Tuesday, June 15, 2010

Bar Review: MBE Preview Day 1: Sometimes You Feel Like a Nut


It's started. I officially have to start studying for the bar. Well, sort of. MBE Preview is pretty tame so far. No assignments, no reading; we just take a multiple choice quiz in the morning followed by a mini-lecture analyzing the questions. We take a lunch break and then repeat. I'm sure it's a trap, designed to lull us into a false sense of security. Many people tell me I'm paranoid. This isn't paranoia. This is experience. Three years of law school taught me this: if something seems easy, you're about to get jacked in the face by the brass knuckles of law school. When people tell me I am overly suspicious, I refer them to this short story: Once, while battling a sore throat and upper-respiratory illness, Dan recommended his mother's home remedy: a shot of vodka chased by a tablespoon of honey (I make absolutely no judgments about Mama Dan's parenting. But I bet her kids slept well). When I hesitated, and asked if he was sure he wasn't just recommending this to see what would happen if I actually did it, he responded: "You're very suspicious." I replied "I'm suspicious because I'm about to take a vodka shot with a honey back." Sometimes, suspicion is warranted. That's your better judgment helping you out and telling you to pay attention.

But, back to MBE Preview. I'll try to make these brief. Because lord knows the lecturers are not troubling themselves to do so. Our first subject is Torts, with lecturer Lisa McElroy (hereinafter Crazy Torts Lady). The first thing I notice is her sever volume control issues. Also, her plugs about how BarBri is the greatest thing since sliced bread and how if we follow the Paced Program, not only will we pass the bar, but we'll win a castle and a pony and win the Nobel Prize and have bluebirds sing to us in our baths. For the sake of expediency (and a troubling glimpse into my mind), I will reproduce the notes I made:

Torts with Crazy Torts Lady

Ok, enough about how BarBri is the bestest bar prep in the world. Give me the goddamn answer. Hey! I got this one right. It took me a while to even figure out what question she was talking about. (Some comment she made about law students being compulsive). Compulsive? Law students? Law students who graduated? Shut the front door!

She goes on a lot of tangents. I understand that she's trying to break this up and make things easier. Which would totally work—if any of her stories were funny or interesting. They are not. Now she's telling some story about how her daughters didn't want to learn the multiplication tables because there's no creativity in it. Lady, nobody here cares that your daughters' creativity was stifled by memorizing the multiplication tables. We're J.D.s, we had our souls crushed in a vise and pulled out of our noses first year and we all learned our multiplication tables in the third grade, without our mothers complaining that straight memorization crushed our butterfly souls. And we're going to be lawyers; if we need to do math, we pull out a calculator. So, please, just explain the products liability question again.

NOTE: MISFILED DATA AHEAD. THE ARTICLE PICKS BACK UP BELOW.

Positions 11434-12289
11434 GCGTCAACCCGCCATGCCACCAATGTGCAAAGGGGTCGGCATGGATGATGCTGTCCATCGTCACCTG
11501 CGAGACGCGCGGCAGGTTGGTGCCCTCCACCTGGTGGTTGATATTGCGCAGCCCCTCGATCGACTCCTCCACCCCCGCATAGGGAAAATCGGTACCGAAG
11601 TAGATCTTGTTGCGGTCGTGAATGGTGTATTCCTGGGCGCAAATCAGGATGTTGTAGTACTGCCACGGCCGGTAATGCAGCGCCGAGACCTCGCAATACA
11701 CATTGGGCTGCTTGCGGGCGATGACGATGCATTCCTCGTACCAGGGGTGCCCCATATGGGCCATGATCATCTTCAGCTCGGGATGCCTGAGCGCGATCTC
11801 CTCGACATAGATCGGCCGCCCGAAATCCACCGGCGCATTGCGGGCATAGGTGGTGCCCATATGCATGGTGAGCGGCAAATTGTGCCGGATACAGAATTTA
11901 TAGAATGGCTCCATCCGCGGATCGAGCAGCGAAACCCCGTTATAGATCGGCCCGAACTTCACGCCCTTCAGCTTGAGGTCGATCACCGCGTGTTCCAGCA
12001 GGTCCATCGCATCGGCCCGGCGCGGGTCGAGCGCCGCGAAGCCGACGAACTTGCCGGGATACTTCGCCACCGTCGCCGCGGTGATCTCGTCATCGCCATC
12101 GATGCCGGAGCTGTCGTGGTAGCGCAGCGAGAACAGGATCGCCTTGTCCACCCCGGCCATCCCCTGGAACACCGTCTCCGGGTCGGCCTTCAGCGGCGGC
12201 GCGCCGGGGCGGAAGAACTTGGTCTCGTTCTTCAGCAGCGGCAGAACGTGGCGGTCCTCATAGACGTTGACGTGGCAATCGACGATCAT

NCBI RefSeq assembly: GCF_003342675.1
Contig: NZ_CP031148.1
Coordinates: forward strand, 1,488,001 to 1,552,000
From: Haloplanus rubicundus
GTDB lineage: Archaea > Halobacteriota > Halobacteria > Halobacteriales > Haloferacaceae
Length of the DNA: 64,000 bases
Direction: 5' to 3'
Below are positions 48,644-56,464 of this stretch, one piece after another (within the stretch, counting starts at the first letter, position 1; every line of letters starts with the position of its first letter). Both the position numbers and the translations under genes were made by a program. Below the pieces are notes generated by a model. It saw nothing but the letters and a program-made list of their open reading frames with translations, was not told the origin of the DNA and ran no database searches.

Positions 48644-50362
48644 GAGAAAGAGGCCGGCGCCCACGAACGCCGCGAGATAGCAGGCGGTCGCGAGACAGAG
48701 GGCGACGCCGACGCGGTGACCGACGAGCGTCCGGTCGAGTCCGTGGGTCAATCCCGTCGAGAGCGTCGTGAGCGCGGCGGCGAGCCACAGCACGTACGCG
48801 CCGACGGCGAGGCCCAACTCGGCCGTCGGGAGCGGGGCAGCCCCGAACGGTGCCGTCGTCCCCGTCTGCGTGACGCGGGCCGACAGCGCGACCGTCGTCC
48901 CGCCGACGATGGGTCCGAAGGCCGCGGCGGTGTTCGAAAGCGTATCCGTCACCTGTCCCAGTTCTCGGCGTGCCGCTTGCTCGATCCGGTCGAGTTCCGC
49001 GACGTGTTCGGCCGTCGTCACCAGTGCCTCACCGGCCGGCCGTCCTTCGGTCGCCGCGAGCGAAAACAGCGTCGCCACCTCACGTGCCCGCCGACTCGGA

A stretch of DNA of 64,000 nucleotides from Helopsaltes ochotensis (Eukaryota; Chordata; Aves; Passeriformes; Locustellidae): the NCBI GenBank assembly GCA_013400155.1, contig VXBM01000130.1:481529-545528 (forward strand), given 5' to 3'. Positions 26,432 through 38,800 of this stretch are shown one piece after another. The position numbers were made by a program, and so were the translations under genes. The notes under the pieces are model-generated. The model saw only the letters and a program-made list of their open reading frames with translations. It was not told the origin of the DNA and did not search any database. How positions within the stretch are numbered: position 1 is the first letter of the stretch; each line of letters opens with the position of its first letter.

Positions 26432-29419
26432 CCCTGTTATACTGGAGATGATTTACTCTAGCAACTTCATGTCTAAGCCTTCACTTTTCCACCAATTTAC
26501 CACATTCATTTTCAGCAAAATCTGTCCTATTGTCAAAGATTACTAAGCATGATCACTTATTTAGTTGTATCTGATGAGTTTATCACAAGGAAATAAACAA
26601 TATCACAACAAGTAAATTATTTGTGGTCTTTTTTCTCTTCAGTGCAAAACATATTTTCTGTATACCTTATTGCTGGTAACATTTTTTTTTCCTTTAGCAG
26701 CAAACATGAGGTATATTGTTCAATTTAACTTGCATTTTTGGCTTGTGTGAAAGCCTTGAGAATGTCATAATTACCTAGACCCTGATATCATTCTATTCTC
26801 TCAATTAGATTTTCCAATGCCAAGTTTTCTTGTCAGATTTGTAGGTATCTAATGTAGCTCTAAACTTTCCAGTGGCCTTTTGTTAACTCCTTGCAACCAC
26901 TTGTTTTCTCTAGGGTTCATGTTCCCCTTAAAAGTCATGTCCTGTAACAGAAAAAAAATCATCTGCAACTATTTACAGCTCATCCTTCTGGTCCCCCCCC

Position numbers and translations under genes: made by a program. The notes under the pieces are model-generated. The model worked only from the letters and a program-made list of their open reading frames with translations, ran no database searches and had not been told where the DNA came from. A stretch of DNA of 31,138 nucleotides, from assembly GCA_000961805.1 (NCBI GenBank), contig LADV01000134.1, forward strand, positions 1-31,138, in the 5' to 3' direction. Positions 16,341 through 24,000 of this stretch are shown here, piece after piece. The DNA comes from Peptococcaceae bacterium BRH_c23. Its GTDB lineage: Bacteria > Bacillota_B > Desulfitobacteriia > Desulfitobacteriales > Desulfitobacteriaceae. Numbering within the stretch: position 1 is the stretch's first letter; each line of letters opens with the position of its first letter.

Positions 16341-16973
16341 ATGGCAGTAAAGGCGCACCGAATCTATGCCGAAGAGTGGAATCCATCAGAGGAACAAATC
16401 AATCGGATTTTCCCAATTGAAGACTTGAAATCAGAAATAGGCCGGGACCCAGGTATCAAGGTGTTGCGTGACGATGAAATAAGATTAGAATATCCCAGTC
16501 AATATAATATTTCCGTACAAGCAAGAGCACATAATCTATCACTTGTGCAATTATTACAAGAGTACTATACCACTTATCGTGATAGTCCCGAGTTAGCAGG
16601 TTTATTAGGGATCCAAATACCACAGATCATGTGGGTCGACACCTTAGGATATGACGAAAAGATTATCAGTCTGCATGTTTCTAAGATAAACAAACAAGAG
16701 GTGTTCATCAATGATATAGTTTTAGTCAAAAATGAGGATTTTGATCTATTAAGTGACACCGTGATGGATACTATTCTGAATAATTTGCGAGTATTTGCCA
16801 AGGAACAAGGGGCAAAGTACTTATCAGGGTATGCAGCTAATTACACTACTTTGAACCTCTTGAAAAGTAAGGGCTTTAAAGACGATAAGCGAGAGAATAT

It's not even 11 a.m. We started at 9. I'm already bored to tears (as evidenced by my blog posts). Points for referencing the "Miracle on the Hudson" in a question about landing a plane on a freeway (Lola's note: How psyched were the bar examiners when something like that actually happened?). Though I do not believe for a second that she doesn't know Sully's name.

Bottom line: At the end of this 50 minute lecture, I fervently hoped that she wouldn't be lecturing ever again. On to the afternoon session! Again, this is mostly a transcription of my notes. I have preserved it in this form to allow you to see the evolution of my opinion of the lecturer.


Criminal Law and Procedure with Douglas Moll:

Ok, another "BarBri is awesome" plug. But he did break down what crimes would be on the exam and how many questions would be dedicated to each type of offense. He's a little dry but gets points for his commitment to saying "BARRK" with a long drawling "R" sound. (Note: this is a neumonic device for remembering which dangerous felonies count towards a felony murder charge. For your edification: Burglary, Arson, Rape, Robbery, and Kidnapping (and according to Professor Madden, Sodomy)).

Also, he does voices and impressions. And he just described a murder method as "delightfully absurd." And he pretended to stab an invisible person (Note: he was starting to grow on me). He doesn't scream into the mike as often as Crazy Torts Lady did. Fewer jarring journeys into the realm of inappropriate volume.


Also, fewer stupid anecdotes about his kids learning the multiplication tables (Lola's note: um, clearly her story had a great impact on me. I originally wrote my "butterfly soul" rant in this section of my notes. And this is not my last mention of that comment. Here is the original note-version of that rant: "No one here care if your child's creativity is stifled by memorizing the 10 times table. We're J.D.s. Our souls were squeezed out through our noses over the course of 3 years. We all learned our multiplication tables without our moms whining about our butterfly souls getting crushed. And really, how often do I multiply?")

He gets points for knowing what MadDog is and using it correctly in a hypothetical. (Apparently, according to Professor Moll, mothers are not impressed when you have MadDog in your wine rack). "Mugged my ass" (in response to a hypo defendant).

And, one of my favorite quotes: "A good, old-fashioned pistol-whipping."

Bottom line: He grew on me over the course of 50 minutes. I appreciate his commitment to recreating the hypos. Much better than Crazy Torts Lady.